10. April 2, 2008 – Panama – Country Club Built in Public Park Land with Public Funds
Source: La Prensa

Panama was one of the first countries in Latin America to approve a FOI law in 2002. As a result, journalists from newspapers like La Prensa and investigative reporters from other news media organizations are quite familiar with FOI procedures. Relying on public records and maps, La Prensa’s investigative unit revealed irregularities in the construction of one of the most expensive (U$189 million) and controversial tourist projects in Panama City. The investigation led to several stories published in April 2008.

11. January-July 2008 – Nicaragua – Journalism and Access to Public Information
Source: Fundacion Violeta Barrio de Chamorro (FVBCH)

The Violeta Barrio Foundation and journalists from three Nicaraguan newspapers made a series of requests for public records to test the level of government compliance regarding the access to information law.  The investigation began in 2008 after the approval of the FOI law in that country. A total of 22 information and document requests were submitted to 16 public agencies in six months.  Only 14% of requests resulted in full disclosure; 18% resulted in partial disclosure; 14% were denied; and almost 32% received no response whatsoever.  The detailed reports and results are available in the links above.

12. July 1, 2008 – Brazil – Study Reveals Lack of Transparency in Municipal Agencies
Source: ABRAJI – Associação Brasileira de Jornalismo Investigativo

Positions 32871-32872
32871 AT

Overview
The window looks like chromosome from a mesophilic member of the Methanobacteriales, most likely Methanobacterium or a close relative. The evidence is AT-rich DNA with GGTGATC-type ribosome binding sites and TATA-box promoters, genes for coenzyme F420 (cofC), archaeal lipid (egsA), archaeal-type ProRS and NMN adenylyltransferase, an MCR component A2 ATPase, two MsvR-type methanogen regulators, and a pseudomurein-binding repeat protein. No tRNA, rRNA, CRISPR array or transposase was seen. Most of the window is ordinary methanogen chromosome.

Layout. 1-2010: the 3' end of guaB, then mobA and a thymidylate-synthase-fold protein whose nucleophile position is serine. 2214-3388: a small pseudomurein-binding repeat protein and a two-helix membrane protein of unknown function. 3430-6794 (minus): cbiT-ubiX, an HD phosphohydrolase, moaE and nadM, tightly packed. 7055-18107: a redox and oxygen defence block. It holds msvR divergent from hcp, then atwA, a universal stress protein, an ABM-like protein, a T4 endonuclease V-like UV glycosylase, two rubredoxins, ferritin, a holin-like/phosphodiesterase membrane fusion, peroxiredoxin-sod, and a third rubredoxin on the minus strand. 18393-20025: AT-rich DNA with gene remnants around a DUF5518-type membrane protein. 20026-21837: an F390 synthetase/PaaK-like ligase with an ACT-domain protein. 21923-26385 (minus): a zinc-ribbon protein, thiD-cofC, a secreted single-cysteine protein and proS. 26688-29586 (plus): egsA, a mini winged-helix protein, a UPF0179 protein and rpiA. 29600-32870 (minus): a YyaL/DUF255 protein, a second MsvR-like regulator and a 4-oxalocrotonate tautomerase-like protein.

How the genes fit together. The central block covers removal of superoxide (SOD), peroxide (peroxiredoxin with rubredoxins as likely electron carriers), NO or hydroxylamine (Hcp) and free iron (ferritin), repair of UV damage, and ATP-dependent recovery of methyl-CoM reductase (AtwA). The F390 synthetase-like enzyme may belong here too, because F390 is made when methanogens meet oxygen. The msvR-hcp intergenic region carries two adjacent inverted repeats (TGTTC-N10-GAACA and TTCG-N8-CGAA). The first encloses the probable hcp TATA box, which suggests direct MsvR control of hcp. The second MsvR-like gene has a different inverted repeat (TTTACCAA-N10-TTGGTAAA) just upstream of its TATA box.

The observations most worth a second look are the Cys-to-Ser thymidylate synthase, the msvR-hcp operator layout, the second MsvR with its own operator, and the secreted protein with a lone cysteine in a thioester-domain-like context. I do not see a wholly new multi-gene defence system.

Brazil does not have an FOI law; however several journalists have been active in pushing for greater access to government information.  The Brazilian Association of Investigative Journalism conducted a watchdog effort monitoring access to information in the executive and legislative powers in the 26 Brazilian regions. The investigation was conducted by journalists from around the country, and a total of 52 mayoral offices and municipal councils were evaluated.  Two sets of written requests were submitted separately to each body. Only four of the government entities that were evaluated (7.6%) provided responsive information of some kind, and the remaining 48 (92.4%) did not disclose any of the requested information.  More detailed results are available in the links above.

For more information on the Right to Know movement in Brazil visit O Fórum de Direito de Acesso a Informações Públicas, an Internet forum dedicated to fostering debate about the right to access public information in Brazil. It was launched in 2004 and it is supported by five Brazilian media associations, as well as Article 19 and Transparency Brazil.